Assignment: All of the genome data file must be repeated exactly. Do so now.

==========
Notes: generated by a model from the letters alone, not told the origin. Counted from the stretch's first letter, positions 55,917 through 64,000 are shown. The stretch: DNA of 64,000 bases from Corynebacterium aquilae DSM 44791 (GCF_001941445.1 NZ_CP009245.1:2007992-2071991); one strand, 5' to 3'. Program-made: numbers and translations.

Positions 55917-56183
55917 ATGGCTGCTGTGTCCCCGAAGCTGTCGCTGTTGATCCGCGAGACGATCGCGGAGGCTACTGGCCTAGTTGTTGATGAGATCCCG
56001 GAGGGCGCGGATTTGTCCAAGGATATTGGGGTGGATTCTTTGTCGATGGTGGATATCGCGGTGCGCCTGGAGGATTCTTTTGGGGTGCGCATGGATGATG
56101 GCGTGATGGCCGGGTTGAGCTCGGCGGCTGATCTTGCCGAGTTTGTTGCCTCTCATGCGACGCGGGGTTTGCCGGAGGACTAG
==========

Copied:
Notes: generated by a model from the letters alone, not told the origin. Counted from the stretch's first letter, positions 55,917 through 64,000 are shown. The stretch: DNA of 64,000 bases from Corynebacterium aquilae DSM 44791 (GCF_001941445.1 NZ_CP009245.1:2007992-2071991); one strand, 5' to 3'. Program-made: numbers and translations.

Positions 55917-56183
55917 ATGGCTGCTGTGTCCCCGAAGCTGTCGCTGTTGATCCGCGAGACGATCGCGGAGGCTACTGGCCTAGTTGTTGATGAGATCCCG
56001 GAGGGCGCGGATTTGTCCAAGGATATTGGGGTGGATTCTTTGTCGATGGTGGATATCGCGGTGCGCCTGGAGGATTCTTTTGGGGTGCGCATGGATGATG
56101 GCGTGATGGCCGGGTTGAGCTCGGCGGCTGATCTTGCCGAGTTTGTTGCCTCTCATGCGACGCGGGGTTTGCCGGAGGACTAG